Political Thrillers: A Brief Outline
Despite claims that films nowadays are ‘too political’, the genre of political thrillers has been alive for decades and continues to entertain. For a political thriller to be good, it is important that it finds a realistic or allegorical plot; after all, it is not simply a thriller, but a political one. Political thrillers can speak to current circumstances, or to historical ones; they often address issues, concerns, and controversies we might not like to discuss.
But when does a thriller really become a ‘political thriller’? Thrillers that might involve social/economic/cultural issues aren’t necessarily political – consider for example police thrillers or dramas. Whether or not a film can be considered as a political thriller often depends on its structure and tone, how it paces itself, heightens suspense and plays with paranoia. A political thriller must deal primarily with a conflict of a political nature. Categorising massively popular thrillers such as Get Out or Parasite can be a real challenge; much of the discussion around those films focused on political issues, but they have rarely been termed ‘political thrillers’.
Perhaps the term ‘political thriller’ is old-fashioned, referring to a film trend that blew up in the past and then vanished, like many other Hollywood trends. Westerns, Historical Epics, Erotic Thrillers, Disaster movies, Slasher movies, and even Crime dramas and War movies used to be super popular before slowly disappearing into the background. Famously, all directors talk or complain about the superhero trend nowadays, arguing that it will one day disappear, due to ‘superhero fatigue’. Political thrillers too became incredibly popular at one point, hitting a boom of mass production, before audiences got tired. However, like all film genres, it quietly returned in different forms, mixing with other genres, becoming hybridized.
The genre of political thriller could most comfortably find its origins in the 40s-50s, in film noir. For what is more political than themes of corruption, of morally reprehensible protagonists (usually detectives), and the underbelly of crime in shady cities; cynical, nihilistic, sometimes bleak in tone. It reflects political anxieties about crime, about law enforcement, and an invisible threat, something which only grew in the Cold War context of the 1950s.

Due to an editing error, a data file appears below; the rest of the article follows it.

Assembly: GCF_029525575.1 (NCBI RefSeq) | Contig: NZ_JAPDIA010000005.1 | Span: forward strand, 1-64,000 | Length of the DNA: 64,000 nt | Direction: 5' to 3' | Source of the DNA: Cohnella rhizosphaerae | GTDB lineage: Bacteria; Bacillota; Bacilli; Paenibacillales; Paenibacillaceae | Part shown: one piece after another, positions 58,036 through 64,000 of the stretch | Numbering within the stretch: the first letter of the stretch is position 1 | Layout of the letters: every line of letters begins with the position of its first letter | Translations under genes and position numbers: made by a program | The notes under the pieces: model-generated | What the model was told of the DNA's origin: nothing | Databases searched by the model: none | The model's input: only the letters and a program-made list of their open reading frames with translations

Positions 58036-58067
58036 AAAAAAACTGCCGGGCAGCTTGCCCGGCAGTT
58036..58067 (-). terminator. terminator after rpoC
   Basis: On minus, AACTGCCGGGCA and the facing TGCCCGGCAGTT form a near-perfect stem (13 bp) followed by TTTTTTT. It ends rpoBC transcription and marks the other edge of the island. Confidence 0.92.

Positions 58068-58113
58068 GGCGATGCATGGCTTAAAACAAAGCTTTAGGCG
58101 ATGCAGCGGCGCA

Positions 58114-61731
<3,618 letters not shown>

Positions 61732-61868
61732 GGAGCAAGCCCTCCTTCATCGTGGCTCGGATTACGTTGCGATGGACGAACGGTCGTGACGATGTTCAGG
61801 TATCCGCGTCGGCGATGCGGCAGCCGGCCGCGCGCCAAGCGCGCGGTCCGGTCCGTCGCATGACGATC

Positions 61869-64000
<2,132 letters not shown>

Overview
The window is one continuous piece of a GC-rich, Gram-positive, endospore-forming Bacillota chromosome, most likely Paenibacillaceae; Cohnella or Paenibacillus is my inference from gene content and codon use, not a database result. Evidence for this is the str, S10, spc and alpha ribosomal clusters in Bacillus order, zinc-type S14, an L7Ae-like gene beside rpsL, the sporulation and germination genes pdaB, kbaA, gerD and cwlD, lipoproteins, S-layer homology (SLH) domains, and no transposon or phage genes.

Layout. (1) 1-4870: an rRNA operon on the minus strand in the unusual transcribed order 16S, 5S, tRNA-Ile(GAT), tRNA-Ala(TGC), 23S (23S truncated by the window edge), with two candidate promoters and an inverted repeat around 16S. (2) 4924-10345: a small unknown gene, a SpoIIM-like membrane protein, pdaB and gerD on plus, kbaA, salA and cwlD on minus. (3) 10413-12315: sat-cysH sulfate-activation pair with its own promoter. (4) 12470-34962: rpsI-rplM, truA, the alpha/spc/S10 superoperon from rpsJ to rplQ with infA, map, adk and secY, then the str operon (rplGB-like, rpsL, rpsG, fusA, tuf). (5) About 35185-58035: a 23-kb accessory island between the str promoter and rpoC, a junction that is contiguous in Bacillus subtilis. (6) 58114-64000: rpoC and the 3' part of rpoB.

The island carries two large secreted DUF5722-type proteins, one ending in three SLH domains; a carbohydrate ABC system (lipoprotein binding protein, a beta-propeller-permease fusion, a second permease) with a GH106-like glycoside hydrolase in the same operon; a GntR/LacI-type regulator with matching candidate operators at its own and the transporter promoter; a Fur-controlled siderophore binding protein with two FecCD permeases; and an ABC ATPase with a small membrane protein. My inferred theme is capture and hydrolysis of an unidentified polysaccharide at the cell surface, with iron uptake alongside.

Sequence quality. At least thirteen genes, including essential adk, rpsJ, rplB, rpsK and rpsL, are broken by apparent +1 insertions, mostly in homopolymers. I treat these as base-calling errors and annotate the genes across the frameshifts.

Film noir movies aren’t really considered political thrillers, but they built the foundations of the genre. The true masterclass of early political thrillers was created by John Frankenheimer; while his name is not very recognisable, he made a definitive impact on Hollywood with The Manchurian Candidate (1962). Very obviously a product of the Cold War, the plot is focused on a respectable marine who is kidnapped in the battlefields of the Korean War, brainwashed by Communists, and sent back home to assassinate a political figure. The title of the film has itself entered the common lexicon, used to refer to someone acting as a puppet to an overarching figure or organisation. The film played into anxieties about communist infiltration, present not just in the common man, but in prestigious political representatives; an idea especially recognisable from the McCarthyist era. Still, unlike later films, The Manchurian Candidate safely avoided criticising the U.S. government by pinning blame largely on communists and dumb politicians, rather than on intentional malice.
A less famous, but nonetheless fantastic political thriller by John Frankenheimer is Seven Days of May (1964). This film is about a suspected plot by a military general to perform a coup d’état overthrowing the president after he signs a disarmament pact with the Soviets. It’s a wonderful thriller which shows the inner workings of an attempted military coup and the investigation from the bottom up as the clock winds down and the president himself is in the dark about what to do. It’s one of the few films that considers what would happen if we had a coup in the West, a thought that to this day is dismissed, even though Germany barely avoided one last year, and the U.S. justifiably began to fear the possibility after the January 6 Capitol Attack. Another, more satirical and hard-hitting political thriller in the same vein was Kubrick’s Dr Strangelove (1962), which directly mocked the American military industrial complex and the nuclear arms race.
The 70s brought a huge explosion of political thrillers in Hollywood, largely thanks to the paranoia surrounding the Watergate scandal; these films are sometimes being referred to as ‘paranoia thrillers’. Some notable examples: Three Days of the Condor, The Conversation, The Day of the Jackal, Black Sunday, The Parallax View, The China Syndrome and Serpico. In particular, All the President’s Men was a near-biopic thriller that explored the investigation undertaken by the Washington Post into Watergate. An important distinction between All the President’s Men and a historical biopic is the way it ramps up the paranoia, using the thriller structure, rather than a film like The Post, which is dedicated to telling the story in a straightforward manner.